British Army

Tea and Terriers: The British Infantry Section in Normandy

In the last of our blogs on doctrine and tactics of the major contributors to the Normandy campaign, we’re going to be focusing on the British infantry section, and how it fights.

The British infantrymen sent to Normandy, unlike their American allies, were on the whole experienced veterans of a long 4 years of conflict. Often having returned from other theatres, the British were skilled, trained and possessed a fantastic esprit de corps. The formations also were raring to go into battle – The 2nd Battalion of the Devonshire Regiment had only just returned from Italy when they were grouped with 50th Division for the Normandy landings, and were very keen to get to grips with the enemy! Despite this, they were mostly all civilian solders, men who saw themselves as civilians in uniform rather than soldiers having enlisted only for the duration of hostilities. This is where the term ‘Terrier’ comes from – Terrier was the nickname for the Territorial Army, the reserve component of the British Army.

Universal carriers and infantry of 10th Battalion, Royal Berkshire Regiment advance ‘under fire’ during training near Sudbury in Suffolk

Universal carriers and infantry of 10th Battalion, Royal Berkshire Regiment advance ‘under fire’ during training near Sudbury in Suffolk – 10 June 1942

The British infantry section in Normandy, as a general rule, consisted of 10 men. The whole, lead by a Corporal armed with a Sten machine carbine, consisted of a rifle group and a Bren group. The Corporal would lead the rifle group of 6 whilst his 2iC, a Lance Corporal would supervise the actions of the Bren group, consisting of 2 men. The effectiveness of a British section depended on the effectiveness of their Bren group, with the Bren group supporting the riflemen in the attack and acting as the centre of fire for the section in the defence. Trained Bren gunners were someone to be held on to for many platoon commanders, with their skill and experience sometimes being the difference between a desperate defence and a definite rout. In order to keep the Bren in action, every member of the rifle group carried 2 Bren magazines, with the Bren team carrying an additional 18 on their person for a total of 32 28 round magazines in a section.

A Bren gunner from 50th Division opens up during the battle for Caen, June 1944

A Bren gunner from 50th Division opens up during the battle for Caen, June 1944. The Bren Gun was the chief means of fire support for the British infantry section.

Beyond the bog standard section you had the HQ section. Consisting of the Platoon leader and his personal assistant or ‘Batman’ who carried the 38 set radio, it also included the Platoon Serjeant and the platoon’s support assets. Additionally, the HQ section was the focal point for the PIAT, 2 Inch Mortar and any marksmen on attachment to the platoon. As the possibility of encountering German armour in the British sector was consistently high, every platoon would carry at least 1 Projector Infantry Anti-Tank, or PIAT, for anti-tank defence. The PIAT is effectively a giant spring, capable of lobbing a shaped charge warhead up to 140 yards. It was at the same time universally despised and universally loved – despised for it’s short range, loved for it’s ability to knock out armour reliably if you could somehow close the range.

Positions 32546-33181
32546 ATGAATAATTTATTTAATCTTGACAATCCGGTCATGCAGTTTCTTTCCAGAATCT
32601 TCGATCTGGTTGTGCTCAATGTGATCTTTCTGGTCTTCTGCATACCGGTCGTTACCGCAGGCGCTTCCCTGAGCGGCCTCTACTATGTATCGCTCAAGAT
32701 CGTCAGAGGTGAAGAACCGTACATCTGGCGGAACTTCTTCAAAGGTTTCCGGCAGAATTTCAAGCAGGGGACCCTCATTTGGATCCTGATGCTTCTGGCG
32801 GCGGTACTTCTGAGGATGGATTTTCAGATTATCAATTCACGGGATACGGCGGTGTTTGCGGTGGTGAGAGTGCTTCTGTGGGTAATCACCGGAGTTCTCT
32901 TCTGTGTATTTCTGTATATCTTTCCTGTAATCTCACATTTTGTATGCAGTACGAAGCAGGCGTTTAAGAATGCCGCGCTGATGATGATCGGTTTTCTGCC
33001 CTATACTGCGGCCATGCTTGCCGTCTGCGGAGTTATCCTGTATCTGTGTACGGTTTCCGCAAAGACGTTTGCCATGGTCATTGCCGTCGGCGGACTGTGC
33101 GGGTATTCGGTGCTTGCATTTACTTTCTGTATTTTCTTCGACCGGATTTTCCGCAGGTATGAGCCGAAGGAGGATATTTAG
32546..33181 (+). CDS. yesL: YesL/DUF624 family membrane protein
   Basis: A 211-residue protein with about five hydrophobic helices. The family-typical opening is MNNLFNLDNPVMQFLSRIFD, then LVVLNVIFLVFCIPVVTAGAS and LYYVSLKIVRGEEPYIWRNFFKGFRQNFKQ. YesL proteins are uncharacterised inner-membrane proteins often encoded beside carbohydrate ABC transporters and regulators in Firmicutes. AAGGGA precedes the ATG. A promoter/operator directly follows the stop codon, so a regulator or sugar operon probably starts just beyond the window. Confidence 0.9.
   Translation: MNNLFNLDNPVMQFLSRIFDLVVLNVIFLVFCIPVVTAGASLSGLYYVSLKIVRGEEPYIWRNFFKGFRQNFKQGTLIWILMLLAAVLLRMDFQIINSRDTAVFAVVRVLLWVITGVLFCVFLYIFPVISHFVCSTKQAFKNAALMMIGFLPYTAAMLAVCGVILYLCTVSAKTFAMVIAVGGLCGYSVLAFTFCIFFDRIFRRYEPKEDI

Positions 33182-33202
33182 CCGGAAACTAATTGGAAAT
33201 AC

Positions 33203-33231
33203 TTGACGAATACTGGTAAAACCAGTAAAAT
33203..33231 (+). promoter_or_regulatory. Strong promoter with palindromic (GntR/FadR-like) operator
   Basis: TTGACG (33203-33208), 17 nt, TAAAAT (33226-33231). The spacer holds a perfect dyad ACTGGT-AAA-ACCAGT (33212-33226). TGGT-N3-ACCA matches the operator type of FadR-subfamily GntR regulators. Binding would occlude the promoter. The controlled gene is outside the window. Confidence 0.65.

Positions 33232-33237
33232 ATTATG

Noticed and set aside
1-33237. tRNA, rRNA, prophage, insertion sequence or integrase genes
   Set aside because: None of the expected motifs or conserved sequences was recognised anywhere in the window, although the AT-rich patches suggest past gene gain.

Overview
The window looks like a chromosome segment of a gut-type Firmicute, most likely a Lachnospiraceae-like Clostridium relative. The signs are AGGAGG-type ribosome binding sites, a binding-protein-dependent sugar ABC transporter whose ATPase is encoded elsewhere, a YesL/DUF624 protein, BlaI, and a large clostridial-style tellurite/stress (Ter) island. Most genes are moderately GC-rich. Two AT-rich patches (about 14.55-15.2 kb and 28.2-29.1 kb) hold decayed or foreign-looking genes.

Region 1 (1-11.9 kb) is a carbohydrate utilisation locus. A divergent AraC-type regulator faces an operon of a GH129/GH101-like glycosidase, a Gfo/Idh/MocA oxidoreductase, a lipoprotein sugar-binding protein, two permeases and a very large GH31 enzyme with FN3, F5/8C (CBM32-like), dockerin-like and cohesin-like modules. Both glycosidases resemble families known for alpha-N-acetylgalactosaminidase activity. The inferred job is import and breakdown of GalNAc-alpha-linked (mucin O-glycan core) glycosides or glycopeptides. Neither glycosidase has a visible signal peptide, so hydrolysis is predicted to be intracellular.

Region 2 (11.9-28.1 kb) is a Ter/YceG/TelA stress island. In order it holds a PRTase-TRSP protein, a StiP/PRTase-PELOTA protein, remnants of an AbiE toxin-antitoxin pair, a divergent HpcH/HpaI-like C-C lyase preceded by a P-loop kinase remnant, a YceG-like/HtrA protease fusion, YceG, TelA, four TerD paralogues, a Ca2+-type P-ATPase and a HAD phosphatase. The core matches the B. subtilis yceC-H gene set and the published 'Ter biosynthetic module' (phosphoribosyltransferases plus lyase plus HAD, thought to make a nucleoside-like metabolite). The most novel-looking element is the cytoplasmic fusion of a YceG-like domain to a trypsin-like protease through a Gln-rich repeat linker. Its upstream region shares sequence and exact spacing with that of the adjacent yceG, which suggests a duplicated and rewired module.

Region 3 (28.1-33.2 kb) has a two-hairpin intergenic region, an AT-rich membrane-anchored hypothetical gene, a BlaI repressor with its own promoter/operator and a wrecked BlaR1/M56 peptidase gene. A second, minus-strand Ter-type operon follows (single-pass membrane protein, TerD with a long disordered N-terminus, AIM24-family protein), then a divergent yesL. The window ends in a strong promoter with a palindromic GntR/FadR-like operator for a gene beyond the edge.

A PIAT team take aim at an armoured target during training, May 1944

Additionally, every platoon carried a 2 inch mortar for the provision of organic fire support. Although mortar is a kind term for what is effectively a length of lead pipe with a trigger, the 2 Inch was designed to lob smoke, illumination and occasionally HE at targets of opportunity. With no means of aiming the mortar other than with eye and a white line painted on the side, it was relatively inaccurate at firing HE and for this reason the HE rounds tended not to be used.

Led by their piper, men of 7th Seaforth Highlanders, 15th (Scottish) Division advance - 26 June 1944

Led by their piper, men of 7th Seaforth Highlanders, 15th (Scottish) Division advance – 26 June 1944

The British in Normandy arguably had the hardest of the fighting. As we examined in our analysis of the Americans in Normandy, the Germans saw 21st Army Group and the British as their main concern, pitting mainly second line units against the Americans and throwing SS Panzer units at the British and Canadians around Caen. Casualties in British and Canadian units tended to be higher than that of their American counterparts for less gain in ground.

Men of the 2nd King’s Shropshire Light Infantry resting somewhere behind the lines - 26th October 1944

Men of the 2nd King’s Shropshire Light Infantry resting somewhere behind the lines – 26th October 1944

The experience of British infantry sections in Normandy was a war of short-range engagements, bayonet fighting, false surrenders from the enemy and a hard fight. This was compounded for the British by American commanders, particularly Patton, taking American credit for British successes. There is a reason that American and British personnel had to be kept apart when on leave in Britain – there were a lot of inter-allied bar fights!


Ham and Jam – British Airborne jump into Europe

The British contribution to the Normandy campaign is often overlooked, and rarely spoken of. However, the actions of 6th Airborne Division, and British paratroopers at large, contributed largely to the successful landings of allied troops on D-Day, having seized all their objectives. This post is going to examine the actions of the British and Canadian paratroopers and glider infantry in their first 24 hours on French soil, and assess how successful they were.